This is why so many of us can be exceptionally enthusiastic at the start of a new training regime, when our interest is high, but as our motivation level and willpower gradually diminish, we often find ourselves no longer prepared to tolerate the effort required to continue. As a consequence, training comes to a halt until our enthusiasm is again rekindled by another form of training that hooks our interest anew – hence the never-ending arrival of new exercise fads.

However, Tai Chi, and also Qigong, are very different in this respect, because both tend to become lifelong practices for anyone fortunate enough to set foot on this path. There are several reasons why this is the case, but perhaps the most important is that after a fairly short period of time, both Tai Chi and Qigong soon become enormously satisfying, due to the fact that as practice continues, pleasurable feelings steadily intensify and self-awareness expands on multidimensional levels of our being, positively affecting all areas of our existence.

Tai Chi – which can be written in several different ways, including ‘T’ai Ch’i’ and ‘Taiji’ – means ‘Supreme Ultimate’. The full name for this discipline is ‘Tai Chi Chuan’, sometimes written as ‘T’ai Ch’i Ch’uan’ or ‘Taijiquan’, and it means ‘Supreme Ultimate Fist’ (Chuan/Quan = Fist). This name encompasses two separate notions. The first part, ‘Tai Chi’, reflects the philosophical/spiritual basis of the discipline, which is deeply rooted in the Chinese philosophy of Daoism (sometimes written as ‘Taoism’), and the second part, ‘Chuan’, represents the martial expression of this Daoist-based discipline.

More specifically, ‘Tai Chi’ refers to the ultimate unified state of being that is a consequence of the perfect, spontaneous, dynamic balance between the forces of Yin-Yang – the mutually interactive, interdependent polarities that comprise and fundamentally influence the essential nature of all forms in the universe.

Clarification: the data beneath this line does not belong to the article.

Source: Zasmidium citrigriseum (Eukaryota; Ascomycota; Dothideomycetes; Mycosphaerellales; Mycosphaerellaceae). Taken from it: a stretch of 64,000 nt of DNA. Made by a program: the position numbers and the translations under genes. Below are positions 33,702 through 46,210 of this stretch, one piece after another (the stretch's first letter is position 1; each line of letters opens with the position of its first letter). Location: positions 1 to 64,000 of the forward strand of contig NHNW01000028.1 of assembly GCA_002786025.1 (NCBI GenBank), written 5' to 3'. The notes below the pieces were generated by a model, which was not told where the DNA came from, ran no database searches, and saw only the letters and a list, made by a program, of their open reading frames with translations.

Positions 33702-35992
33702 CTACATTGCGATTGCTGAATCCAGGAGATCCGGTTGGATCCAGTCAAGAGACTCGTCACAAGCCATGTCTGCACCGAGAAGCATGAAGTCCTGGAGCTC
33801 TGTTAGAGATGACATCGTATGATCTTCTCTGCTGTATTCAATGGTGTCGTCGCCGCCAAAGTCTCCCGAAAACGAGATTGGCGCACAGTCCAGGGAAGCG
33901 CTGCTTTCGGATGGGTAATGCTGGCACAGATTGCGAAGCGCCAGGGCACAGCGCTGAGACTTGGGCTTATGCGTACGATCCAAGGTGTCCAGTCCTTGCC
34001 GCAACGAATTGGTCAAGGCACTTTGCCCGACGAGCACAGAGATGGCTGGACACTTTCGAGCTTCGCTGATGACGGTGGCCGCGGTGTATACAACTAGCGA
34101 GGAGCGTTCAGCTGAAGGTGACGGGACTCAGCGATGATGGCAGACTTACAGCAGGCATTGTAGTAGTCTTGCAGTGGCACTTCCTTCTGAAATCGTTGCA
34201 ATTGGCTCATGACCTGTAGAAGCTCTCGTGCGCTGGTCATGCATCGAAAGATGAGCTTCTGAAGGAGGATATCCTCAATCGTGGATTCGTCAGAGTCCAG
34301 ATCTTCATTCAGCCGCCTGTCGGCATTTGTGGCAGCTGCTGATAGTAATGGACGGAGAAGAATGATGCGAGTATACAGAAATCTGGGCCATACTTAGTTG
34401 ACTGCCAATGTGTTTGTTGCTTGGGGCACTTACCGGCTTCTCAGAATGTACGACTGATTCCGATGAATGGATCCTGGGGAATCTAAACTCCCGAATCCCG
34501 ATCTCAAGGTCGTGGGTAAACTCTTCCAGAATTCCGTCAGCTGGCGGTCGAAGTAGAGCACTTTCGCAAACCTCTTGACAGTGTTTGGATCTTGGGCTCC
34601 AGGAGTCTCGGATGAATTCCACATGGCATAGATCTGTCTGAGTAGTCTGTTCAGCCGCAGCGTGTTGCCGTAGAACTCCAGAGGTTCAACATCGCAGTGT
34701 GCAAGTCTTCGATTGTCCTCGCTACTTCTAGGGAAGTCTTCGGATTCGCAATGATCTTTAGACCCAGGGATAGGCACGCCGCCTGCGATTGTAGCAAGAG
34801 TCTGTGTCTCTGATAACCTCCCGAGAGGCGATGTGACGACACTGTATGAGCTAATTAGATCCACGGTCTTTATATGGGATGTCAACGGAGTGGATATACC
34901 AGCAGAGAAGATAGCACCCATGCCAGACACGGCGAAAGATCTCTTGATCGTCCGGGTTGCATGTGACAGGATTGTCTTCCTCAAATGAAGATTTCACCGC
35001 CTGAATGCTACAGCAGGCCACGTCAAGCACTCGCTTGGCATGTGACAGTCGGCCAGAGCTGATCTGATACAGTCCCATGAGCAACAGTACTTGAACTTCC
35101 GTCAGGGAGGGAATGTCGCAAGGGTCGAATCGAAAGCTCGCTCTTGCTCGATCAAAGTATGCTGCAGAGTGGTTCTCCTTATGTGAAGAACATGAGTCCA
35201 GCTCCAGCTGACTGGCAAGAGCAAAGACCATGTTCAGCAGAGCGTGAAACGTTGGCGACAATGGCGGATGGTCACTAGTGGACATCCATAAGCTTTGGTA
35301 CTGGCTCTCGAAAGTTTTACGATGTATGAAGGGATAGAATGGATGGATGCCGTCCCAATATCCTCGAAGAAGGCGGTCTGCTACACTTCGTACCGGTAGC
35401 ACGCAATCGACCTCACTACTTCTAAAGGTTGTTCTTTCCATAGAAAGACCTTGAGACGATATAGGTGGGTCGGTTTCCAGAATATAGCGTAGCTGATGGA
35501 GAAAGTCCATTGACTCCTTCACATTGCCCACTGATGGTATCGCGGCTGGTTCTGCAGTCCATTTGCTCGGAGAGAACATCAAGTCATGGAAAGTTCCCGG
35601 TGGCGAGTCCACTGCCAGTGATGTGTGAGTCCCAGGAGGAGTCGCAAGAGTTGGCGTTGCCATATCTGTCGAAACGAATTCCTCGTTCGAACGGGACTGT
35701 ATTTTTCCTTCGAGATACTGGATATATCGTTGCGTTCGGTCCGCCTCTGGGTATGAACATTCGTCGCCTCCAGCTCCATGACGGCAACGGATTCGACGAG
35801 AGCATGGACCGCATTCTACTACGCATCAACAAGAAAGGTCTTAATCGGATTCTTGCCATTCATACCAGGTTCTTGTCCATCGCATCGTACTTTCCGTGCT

Tai Chi Chuan is the physical embodiment of this Yin-Yang principle and as such it is intended to represent the harmonious balance between these seemingly opposing forces. Whenever the movements of Tai Chi effectively express this balance between Yin-Yang, this leads to a deep sense of flow and oneness with all existence, and this is perhaps most clearly manifested when the soft, smooth, flowing motions are applied in a martial context.

Tai Chi is classed as ‘internal’ because it relies not on raw muscle power or a forceful, violent manner, but on calm, focused intention, energy control and extreme proprioceptive sensitivity. These ‘internal’ qualities allow the practitioner to deal with an attack not with strength, but with a softness that yields to an attacker’s incoming force until it runs out or can safely be redirected.

Nowadays, however, this martial art is often performed simply as a form of ‘Slow-Motion Moving Meditation’ for improving health, fitness and wellbeing and, as such, it can appropriately be called Tai Chi, but not Tai Chi Chuan, since the latter name is only appropriate if the internal power and energy generated is integrated with its martial applications.